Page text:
Greek Dove. Photo (cc) Kristie’s NaturesPortraits.
Scientifically speaking a negative result is as important as a positive result. Nonetheless while positive results which no-one expected are publishable, negative results — which people would have expected if they’d thought about it a bit — are difficult to get published.
As an example, I’m looking at connections between ancient Greek constellations and the Greek calendar. One nice correlation is that the dove migration season in Greece starts about the same time that the constellation Columba, the Dove, rises in the morning sky for the first time. It’s particularly neat because doves tend to fly at night, so as Columba took to the skies, so did the doves. It would have slotted nicely into my model. There’s a small problem.
Columba is Noah’s Dove and wasn’t invented till AD 1679. Not only that, but if you read Aratus’s Phaenomena, which is a description of the sky dating from the 3rd century BC, he goes on at great length how there’s no constellation in that region. Unlike modern constellations, the Greek constellations were figures not regions and not all stars were thought to be in constellations. Some were considered amorphoi or unformed. If I’d really been awake I wouldn’t have needed to look up the constellation, as there are already doves in the ancient Greek sky. The Pleiades are, among other things, doves. That’s what the name means.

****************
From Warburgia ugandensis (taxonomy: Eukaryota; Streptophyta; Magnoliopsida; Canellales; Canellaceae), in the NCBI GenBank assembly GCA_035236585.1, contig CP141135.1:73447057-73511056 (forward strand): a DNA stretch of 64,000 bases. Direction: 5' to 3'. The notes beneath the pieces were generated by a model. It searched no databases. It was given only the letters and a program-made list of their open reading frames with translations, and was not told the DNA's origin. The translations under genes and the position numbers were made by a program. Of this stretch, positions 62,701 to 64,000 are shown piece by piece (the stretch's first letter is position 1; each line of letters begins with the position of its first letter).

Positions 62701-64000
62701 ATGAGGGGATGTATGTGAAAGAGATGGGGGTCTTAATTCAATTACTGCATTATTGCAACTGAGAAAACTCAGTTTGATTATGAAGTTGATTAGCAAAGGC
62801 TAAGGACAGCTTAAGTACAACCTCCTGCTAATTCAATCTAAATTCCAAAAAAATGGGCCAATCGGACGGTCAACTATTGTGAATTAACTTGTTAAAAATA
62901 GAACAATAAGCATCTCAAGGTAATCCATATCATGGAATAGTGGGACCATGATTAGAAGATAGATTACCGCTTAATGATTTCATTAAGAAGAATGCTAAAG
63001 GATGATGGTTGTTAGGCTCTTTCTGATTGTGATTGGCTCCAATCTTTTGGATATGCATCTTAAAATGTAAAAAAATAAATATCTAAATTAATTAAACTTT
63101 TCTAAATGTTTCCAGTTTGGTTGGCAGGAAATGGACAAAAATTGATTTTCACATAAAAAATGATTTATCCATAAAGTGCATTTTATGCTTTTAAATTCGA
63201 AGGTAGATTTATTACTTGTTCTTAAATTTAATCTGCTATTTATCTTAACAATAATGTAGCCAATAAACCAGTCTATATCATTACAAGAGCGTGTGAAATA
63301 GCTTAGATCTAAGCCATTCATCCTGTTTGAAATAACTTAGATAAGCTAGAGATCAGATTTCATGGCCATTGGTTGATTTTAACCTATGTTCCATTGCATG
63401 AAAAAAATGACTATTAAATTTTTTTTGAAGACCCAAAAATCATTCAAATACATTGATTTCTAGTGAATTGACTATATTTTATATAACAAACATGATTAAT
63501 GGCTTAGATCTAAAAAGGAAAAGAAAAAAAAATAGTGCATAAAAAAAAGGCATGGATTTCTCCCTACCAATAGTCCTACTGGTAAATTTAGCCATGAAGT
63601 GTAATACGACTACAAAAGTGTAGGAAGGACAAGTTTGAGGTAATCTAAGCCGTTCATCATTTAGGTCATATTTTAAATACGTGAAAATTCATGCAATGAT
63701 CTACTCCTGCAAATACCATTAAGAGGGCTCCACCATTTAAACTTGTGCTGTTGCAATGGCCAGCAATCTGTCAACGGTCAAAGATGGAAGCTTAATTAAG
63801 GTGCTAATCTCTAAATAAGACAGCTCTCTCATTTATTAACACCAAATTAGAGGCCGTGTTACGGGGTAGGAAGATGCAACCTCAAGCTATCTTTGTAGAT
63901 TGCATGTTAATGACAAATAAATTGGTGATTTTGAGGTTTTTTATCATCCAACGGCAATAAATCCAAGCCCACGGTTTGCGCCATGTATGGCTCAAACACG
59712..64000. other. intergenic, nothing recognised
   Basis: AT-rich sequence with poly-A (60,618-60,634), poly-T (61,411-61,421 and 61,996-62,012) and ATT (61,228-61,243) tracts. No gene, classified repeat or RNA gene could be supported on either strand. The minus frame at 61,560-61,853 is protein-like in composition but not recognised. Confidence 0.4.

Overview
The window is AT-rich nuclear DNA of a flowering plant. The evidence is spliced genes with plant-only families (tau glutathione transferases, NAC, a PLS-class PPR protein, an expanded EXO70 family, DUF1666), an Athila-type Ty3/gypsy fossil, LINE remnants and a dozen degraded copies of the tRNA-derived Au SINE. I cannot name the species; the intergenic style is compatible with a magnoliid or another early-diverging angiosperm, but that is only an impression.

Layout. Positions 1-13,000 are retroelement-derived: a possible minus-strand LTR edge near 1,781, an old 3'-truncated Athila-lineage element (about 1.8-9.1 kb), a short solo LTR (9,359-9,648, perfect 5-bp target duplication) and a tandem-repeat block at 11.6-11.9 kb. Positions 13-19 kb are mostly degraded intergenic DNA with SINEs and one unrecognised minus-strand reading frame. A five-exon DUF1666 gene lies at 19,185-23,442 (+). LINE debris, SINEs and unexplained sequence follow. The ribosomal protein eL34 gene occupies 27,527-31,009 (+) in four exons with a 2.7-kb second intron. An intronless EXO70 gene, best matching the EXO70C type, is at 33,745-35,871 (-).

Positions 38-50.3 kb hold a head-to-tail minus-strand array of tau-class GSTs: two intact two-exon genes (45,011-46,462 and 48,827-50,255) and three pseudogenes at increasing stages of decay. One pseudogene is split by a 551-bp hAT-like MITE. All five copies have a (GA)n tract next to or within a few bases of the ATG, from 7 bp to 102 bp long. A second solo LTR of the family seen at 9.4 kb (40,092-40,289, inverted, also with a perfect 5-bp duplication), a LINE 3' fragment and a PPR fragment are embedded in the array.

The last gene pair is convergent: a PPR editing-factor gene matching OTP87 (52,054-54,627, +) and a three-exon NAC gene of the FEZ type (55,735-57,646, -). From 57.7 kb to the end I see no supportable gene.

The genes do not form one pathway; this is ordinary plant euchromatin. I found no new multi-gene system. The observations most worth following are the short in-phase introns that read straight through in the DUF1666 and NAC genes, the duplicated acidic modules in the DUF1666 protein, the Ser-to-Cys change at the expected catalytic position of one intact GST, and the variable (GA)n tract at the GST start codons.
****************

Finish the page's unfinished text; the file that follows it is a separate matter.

It’s surprising how specific the ancient sources are about which stars are in constellations or not. It raises the question of whether constellations named in ancient texts existed in more archaic times, because stars don’t have to be in a constellation.